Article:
A Reminder

My kid has ADHD. He is mostly inattentive (forgetful, easily distracted, loses focus during tasks, can’t follow instructions and so on) and impulsive but he also has a touch of hyperactivity (talks a mile a minute, can’t sit still, has facial ticks and more).

Though Javi takes medication to help control his behavior and curb his impulses, he is definitely not a “zombie” or “soldier” as a result. And boy can the child still get in trouble. I have to remember that it’s all relative, though. For instance, where Javi talks out of turn and can’t resist talking to a child who’ll talk to him, there are others in his class who hit and curse and defy authority. Javi’s problematic behavior is nothing in comparison.

Unfortunately, his teachers don’t (can’t?) ignore him and he often winds up with some type of punishment. It’s not always fair (because he has a neurological disorder that precludes perfect behavior) but we don’t rail against the school (because they do cut him a lot of slack and I know he needs to understand consequences). Our system works well and everything rolls along smoothly…

Until I read something like this:

Pro: Awesome handwriting. Con: His thought
process shows just how rambley and looped
around his brain works.

It just makes my heart ache (right beside the rush of pride that my boy wrote so eloquently all on his own). My child is so smart and sensitive and utterly aware of what makes him different from his peers. Yes, he’s hot chocolate and a third-grade girl expert.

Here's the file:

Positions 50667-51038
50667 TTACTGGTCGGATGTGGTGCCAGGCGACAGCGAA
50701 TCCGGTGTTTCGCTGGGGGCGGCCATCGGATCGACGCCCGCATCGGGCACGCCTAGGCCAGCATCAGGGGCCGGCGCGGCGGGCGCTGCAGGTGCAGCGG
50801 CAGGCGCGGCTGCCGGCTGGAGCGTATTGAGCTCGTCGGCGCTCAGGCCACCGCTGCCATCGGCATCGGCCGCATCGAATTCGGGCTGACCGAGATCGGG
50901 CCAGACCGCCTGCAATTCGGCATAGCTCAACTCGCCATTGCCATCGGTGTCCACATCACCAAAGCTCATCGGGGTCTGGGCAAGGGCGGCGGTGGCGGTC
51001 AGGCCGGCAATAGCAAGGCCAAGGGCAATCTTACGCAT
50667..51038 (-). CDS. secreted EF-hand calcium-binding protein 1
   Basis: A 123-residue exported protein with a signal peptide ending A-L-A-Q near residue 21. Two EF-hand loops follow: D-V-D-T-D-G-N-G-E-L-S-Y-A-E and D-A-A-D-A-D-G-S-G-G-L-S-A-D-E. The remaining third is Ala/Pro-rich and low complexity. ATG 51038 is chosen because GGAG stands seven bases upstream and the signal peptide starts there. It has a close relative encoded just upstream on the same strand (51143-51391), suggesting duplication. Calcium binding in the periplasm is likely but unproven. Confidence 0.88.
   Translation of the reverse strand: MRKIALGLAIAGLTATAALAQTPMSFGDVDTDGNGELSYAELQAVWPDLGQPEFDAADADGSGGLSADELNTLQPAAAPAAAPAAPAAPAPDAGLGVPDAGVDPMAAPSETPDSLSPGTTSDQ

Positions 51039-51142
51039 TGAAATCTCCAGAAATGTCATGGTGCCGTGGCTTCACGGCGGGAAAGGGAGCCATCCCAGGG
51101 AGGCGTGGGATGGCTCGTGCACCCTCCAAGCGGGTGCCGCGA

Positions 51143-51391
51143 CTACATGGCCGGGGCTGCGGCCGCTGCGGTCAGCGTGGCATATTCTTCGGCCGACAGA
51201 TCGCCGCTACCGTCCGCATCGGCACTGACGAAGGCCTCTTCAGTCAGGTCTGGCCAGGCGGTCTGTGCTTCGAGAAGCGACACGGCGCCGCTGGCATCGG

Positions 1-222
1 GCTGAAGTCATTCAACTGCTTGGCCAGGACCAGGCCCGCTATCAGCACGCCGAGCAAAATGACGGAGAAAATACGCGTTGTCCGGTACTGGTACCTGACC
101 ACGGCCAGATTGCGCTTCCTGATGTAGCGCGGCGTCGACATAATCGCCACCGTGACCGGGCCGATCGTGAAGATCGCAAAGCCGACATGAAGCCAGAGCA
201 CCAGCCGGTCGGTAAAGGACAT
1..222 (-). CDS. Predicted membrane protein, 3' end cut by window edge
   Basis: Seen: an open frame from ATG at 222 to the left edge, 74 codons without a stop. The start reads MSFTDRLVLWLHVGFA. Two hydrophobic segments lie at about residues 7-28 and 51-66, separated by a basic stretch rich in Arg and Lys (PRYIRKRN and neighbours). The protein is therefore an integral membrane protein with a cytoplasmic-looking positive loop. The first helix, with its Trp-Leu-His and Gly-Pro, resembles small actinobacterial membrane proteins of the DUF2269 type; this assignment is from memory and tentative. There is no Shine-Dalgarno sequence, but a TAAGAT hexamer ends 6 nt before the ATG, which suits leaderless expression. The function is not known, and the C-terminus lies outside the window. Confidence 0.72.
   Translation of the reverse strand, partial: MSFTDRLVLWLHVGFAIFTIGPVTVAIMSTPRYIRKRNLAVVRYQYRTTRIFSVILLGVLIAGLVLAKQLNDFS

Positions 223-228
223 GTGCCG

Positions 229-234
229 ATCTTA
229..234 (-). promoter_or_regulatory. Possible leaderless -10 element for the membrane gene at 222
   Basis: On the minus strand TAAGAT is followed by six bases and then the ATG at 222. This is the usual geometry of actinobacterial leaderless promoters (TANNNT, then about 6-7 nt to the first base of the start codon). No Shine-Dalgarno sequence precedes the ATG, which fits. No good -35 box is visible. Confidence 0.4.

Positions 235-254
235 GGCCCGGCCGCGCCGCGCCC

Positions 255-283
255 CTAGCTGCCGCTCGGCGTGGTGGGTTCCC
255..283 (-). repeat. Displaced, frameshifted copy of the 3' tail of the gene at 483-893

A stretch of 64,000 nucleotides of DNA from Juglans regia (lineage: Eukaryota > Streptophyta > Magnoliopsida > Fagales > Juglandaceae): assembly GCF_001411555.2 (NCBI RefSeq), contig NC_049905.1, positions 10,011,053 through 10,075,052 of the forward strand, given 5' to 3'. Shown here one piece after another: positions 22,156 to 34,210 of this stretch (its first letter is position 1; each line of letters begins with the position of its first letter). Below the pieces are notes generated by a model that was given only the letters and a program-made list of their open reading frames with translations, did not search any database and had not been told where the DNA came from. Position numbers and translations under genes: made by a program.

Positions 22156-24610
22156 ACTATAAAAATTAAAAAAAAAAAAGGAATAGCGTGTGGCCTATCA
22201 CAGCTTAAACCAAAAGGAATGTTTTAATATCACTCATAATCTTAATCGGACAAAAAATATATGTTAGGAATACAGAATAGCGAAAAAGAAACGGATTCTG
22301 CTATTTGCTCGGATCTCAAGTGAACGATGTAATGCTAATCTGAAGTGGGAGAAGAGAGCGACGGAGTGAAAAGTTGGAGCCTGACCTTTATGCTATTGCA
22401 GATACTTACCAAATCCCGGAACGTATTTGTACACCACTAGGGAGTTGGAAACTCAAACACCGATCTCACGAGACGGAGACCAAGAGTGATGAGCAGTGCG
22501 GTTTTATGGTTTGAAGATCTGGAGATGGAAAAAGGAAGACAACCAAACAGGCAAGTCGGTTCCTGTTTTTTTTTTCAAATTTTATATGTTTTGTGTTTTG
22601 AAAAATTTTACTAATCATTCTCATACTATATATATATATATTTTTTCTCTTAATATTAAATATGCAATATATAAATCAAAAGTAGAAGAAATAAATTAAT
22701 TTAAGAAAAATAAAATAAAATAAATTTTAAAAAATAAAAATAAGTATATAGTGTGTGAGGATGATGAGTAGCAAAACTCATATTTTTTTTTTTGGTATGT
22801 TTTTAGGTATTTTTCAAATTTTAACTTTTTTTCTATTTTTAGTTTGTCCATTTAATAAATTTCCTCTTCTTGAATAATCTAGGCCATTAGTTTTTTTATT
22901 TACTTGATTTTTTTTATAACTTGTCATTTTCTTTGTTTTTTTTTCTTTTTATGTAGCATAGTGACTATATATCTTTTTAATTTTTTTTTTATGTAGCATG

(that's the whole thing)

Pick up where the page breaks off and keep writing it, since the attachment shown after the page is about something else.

He’s also the first-grade scapegoat and a second-grade nuisance. I pray that he doesn’t spend so much time apologizing for what he can’t control that he loses sight of what’s good about his little self. I worry that he’ll get so tired of prostrating and begging his teachers (and parents?) for compassion that we’ll lose him in the same way his biological parents were lost.

I tacked this letter up (with the appropriate Spider-Man tool) where I can see it every day. I want it to serve as a reminder that he knows what he’s supposed to do and that he really strives to be the child we want him to be … but his brain works differently than ours do and he needs more than discipline. He needs understanding and empathy and a damn break sometimes.

Let this be my reminder, as his mother, to make sure he gets it.

Kelly Quinones Miller is the mother of an adopted son with ADHD, inattentive type. She works from home as a freelance writer and designer while trying to teach her son the strategies and skills he’ll need to succeed. Kelly blogs about family issues, casual environmentalism, backyard chickens, and more at The Miller Mix.

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About the author

Kelly Quinones Miller is the mother of an adopted son with ADHD, inattentive type. She works from home as a freelance writer and designer while trying to teach her son the strategies and skills he'll need to succeed. Kelly blogs about family issues, casual environmentalism, backyard chickens, and more at The Miller Mix.

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The "ADHD Mommas" are not medical or mental health professionals, nor an ADHD coach. Any opinions shared here are just that, opinions. I, and the other "ADHD Mommas," are sharing our experiences with our own ADHD children. Please do not re-post or publish any content or photos without a link back to {a mom's view of ADHD}. Have the courtesy to give credit where credit is due. Copyright protected. All rights reserved.

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